A Season of Slaughter


This is a book by Chris Mackowski and Kristopher White about the Battle of Spotsylvania Court House.  It’s part of the Emerging Civil War series.  You can read about the series and access their blog here.  You can also “Like” them on Facebook and follow them on Twitter.

It’s a short book that can be read in one sitting.  I read it on the bus trip down to Spotsylvania Court House for my Round Table’s field trip to the battlefield this past November 1.  I found it to be an accurate summary of the battle, very well illustrated with outstanding maps from Hal Jespersen, photos, and sketches, many of them from the period.  It also includes a driving tour as well as a guide for a walking tour of the battlefield.

If you’re looking for a deep, in-depth study, this isn’t the book to use.  For that, see Gordon Rhea’s book or William Matter’s book.  However, if you’re going to go to the battlefield, this is the book to read the night before and to bring with you.  It will enhance your experience and serve as a ready reference whenever you get to any particular spot on the battlefield.

The appendices include a summary of the Battle of Yellow tavern, a summary of the civilians who lived on the farms and houses that were on the battlefield, a history of the battlefield itself, and a summary of how the battle has been remembered.  There’s also an order of battle, though I do have a quibble with it.  They identify the Second Brigade of Robinson’s division of the Union Fifth Corps as belonging to Col. Samuel Leonard.  Col. Peter Lyle was senior, and it was his corps whenever he was present, and he was present many times during the battle, so more properly Lyle should be identified as the commander of the brigade.  Leonard did take over when Lyle was elsewhere, but in my opinion either both should be named or Lyle should be named rather than Leonard.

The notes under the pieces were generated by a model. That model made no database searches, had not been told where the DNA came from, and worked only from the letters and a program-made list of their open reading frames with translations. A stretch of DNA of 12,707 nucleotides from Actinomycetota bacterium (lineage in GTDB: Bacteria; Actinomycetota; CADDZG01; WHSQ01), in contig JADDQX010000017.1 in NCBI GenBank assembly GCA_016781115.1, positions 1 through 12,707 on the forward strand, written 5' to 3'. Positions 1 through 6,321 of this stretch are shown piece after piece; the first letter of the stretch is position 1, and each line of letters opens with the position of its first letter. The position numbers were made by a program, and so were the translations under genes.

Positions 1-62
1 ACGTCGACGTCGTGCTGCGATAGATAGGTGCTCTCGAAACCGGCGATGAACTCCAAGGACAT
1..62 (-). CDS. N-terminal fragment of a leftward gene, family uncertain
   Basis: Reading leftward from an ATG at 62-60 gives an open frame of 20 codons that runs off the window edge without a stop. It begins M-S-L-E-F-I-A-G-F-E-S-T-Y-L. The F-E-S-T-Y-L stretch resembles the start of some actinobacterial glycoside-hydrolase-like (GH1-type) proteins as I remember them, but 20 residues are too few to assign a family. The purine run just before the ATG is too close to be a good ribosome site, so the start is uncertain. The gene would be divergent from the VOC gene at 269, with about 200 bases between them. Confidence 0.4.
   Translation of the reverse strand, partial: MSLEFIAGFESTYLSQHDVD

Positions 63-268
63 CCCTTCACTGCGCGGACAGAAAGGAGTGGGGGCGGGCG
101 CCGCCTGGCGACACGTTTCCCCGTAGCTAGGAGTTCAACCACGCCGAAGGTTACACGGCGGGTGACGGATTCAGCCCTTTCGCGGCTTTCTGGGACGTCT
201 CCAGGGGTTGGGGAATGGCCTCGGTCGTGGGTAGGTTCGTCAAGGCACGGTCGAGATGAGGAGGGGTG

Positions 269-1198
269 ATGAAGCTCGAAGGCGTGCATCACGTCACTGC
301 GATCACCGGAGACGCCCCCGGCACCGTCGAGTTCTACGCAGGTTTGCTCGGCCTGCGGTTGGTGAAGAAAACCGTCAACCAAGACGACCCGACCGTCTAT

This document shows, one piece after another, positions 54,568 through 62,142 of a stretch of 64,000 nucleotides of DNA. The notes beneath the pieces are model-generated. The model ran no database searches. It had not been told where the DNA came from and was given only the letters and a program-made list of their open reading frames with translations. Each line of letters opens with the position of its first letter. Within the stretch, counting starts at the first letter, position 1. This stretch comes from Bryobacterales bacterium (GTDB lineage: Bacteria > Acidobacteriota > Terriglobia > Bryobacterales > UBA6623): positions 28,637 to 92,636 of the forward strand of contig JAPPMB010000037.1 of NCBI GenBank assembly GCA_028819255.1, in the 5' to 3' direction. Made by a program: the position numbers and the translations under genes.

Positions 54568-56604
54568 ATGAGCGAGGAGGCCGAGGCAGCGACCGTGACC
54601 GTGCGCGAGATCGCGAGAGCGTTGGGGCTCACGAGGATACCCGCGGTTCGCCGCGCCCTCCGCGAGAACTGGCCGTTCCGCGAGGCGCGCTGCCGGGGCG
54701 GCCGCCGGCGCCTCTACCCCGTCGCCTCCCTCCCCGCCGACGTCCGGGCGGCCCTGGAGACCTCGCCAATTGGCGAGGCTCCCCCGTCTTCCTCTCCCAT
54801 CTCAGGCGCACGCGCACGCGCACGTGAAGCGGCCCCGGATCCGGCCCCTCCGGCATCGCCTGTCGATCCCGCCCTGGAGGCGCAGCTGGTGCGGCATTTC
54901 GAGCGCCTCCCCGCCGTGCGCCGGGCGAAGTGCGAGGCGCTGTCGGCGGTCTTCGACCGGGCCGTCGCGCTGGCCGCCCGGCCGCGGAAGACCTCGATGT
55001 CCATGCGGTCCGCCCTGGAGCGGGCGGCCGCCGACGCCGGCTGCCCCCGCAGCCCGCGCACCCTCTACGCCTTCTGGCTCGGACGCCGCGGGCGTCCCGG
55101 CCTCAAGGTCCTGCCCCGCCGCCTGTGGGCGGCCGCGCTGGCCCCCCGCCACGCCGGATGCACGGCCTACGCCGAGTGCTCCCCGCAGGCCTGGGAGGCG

I’m really happy with this book, and I think any student of the war who is going to visit the battlefield should consider this book a must-have and must-read.  It’s outstanding.

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